Nightmare, Burden, Normal, or Dream: What Kind of Retirement Do You Want?

Nightmare, Burden, Normal, or Dream: What Kind of Retirement Do You Want?

Chris Hogan is America’s voice on retirement. He helps spread Dave Ramsey’s message of financial hope to audiences everywhere. An engaging and humorous speaker, Chris is an expert on subjects like mortgages, healthcare and investing. He knows how money works, and he has a passion for helping families prepare for retirement. Chris has become a sought-after speaker who loves to challenge, empower and inspire audiences. His new book, Retire Inspired: It’s Not an Age; It’s a Financial Number hits shelves in January. Here is an excerpt from Chapter 2 of his upcoming book. Retirement is a lot like a multiple-choice test. The question you have to answer is, “What kind of retirement do I want to have?” You have four options. Assuming you still have time to work and to save between now and retirement, you can only pick one. Which would you choose? Here they are: Option 1: The Nightmare Retirement The Nightmare Retirement option sounds ominous and scary—because it is ominous and scary. People in this scenario have no money saved and no options for income. They may be physically incapable of working, have no relatives to care for them, and have to depend entirely on Social Security and other government programs. This option means you will face the realities of poverty from housing to health care and even basic needs. Option 2: The Burden Retirement Like The Nightmare Retirement, the Burden option leaves you with no savings. You’re unable to work, and you can’t make it on your own. However, things are little easier here because others—probably your adult children—can help support you. People with this...
40-Something? How to Make the Most of Your Retirement Savings

40-Something? How to Make the Most of Your Retirement Savings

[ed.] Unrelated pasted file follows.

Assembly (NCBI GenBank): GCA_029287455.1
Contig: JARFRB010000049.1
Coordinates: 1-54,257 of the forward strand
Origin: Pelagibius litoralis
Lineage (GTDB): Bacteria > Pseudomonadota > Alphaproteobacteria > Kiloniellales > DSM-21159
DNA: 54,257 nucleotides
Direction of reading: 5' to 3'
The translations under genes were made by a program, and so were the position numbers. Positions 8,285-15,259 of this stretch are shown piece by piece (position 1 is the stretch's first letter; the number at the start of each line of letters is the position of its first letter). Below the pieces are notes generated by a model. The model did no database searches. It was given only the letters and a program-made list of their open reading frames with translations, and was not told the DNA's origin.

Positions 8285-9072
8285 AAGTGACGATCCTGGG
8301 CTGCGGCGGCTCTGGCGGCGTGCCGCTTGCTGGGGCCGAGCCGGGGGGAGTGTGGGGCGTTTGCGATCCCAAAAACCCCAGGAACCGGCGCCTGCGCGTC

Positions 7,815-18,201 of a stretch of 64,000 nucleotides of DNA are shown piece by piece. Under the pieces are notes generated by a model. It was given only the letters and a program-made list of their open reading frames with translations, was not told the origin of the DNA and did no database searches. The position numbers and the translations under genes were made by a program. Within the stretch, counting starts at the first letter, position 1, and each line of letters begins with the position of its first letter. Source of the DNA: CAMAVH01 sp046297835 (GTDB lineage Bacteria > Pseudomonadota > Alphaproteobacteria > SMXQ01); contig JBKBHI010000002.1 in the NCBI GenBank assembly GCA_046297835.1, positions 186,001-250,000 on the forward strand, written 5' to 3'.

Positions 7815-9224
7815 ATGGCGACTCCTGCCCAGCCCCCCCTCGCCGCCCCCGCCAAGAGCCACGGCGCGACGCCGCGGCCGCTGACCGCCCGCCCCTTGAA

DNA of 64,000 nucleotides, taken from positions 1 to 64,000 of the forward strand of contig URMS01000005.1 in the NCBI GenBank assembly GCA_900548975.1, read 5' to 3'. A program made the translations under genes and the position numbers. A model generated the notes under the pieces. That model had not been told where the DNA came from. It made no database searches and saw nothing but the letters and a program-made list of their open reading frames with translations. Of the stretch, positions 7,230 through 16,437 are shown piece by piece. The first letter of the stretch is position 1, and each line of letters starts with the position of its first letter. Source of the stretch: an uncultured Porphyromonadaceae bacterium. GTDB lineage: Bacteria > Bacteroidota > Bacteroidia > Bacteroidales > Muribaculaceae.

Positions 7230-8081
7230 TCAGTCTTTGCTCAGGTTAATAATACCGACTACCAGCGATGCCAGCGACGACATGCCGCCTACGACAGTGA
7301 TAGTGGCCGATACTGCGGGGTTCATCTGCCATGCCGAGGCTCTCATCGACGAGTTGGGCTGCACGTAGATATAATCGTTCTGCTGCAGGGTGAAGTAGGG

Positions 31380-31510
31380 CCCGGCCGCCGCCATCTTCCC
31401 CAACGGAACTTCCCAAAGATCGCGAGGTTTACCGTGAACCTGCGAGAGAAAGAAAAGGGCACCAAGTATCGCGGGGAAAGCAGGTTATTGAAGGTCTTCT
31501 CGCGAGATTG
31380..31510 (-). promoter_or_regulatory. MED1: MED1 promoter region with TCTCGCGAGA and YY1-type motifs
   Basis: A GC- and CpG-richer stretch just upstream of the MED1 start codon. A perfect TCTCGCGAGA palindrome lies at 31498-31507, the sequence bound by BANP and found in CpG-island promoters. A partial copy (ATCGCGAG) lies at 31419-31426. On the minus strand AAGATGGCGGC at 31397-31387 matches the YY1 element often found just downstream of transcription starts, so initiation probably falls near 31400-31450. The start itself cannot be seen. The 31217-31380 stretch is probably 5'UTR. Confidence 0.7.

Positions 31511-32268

Stroll down the birthday card aisle, and you’d think life ends at 40. But the truth is, you’re on the verge of a major upswing. According to the Census Bureau, household income peaks between the ages of 45 and 54. So does that mean you can finally buy that boat you’ve always wanted? Well, that’s one way to look at it. But we have a better idea: Why not use it to build a bigger future? The Retirement Income Gap Many Americans head into their high-earning years with a ho-hum approach to retirement saving. A recent Vanguard report shows that voluntary 401(k) participants between 35 and 44 years of age only invest 6.3% of their income on average. The average deferral rate grows to just 8.7% in the 55–64 age range. That’s far below the 15% that Dave Ramsey recommends you invest for retirement—and it’s having a real effect on household income. Census data shows that household income loses half its heft by the time most Americans retire at 65. That kind of pay cut makes it hard to afford the same lifestyle you enjoy today—much less live out your retirement dreams. But that’s not all. Social Security makes up more than half of household income for the 65 and older crowd, according to the Government Accountability Office (GAO). That’s a scary thought considering the questionable future of Social Security. It’s time to change that equation. Your income is your most powerful wealth-building tool. You have the chance to move your future in a whole new direction. Don’t let your most profitable years pass by without taking full advantage of the opportunity to build...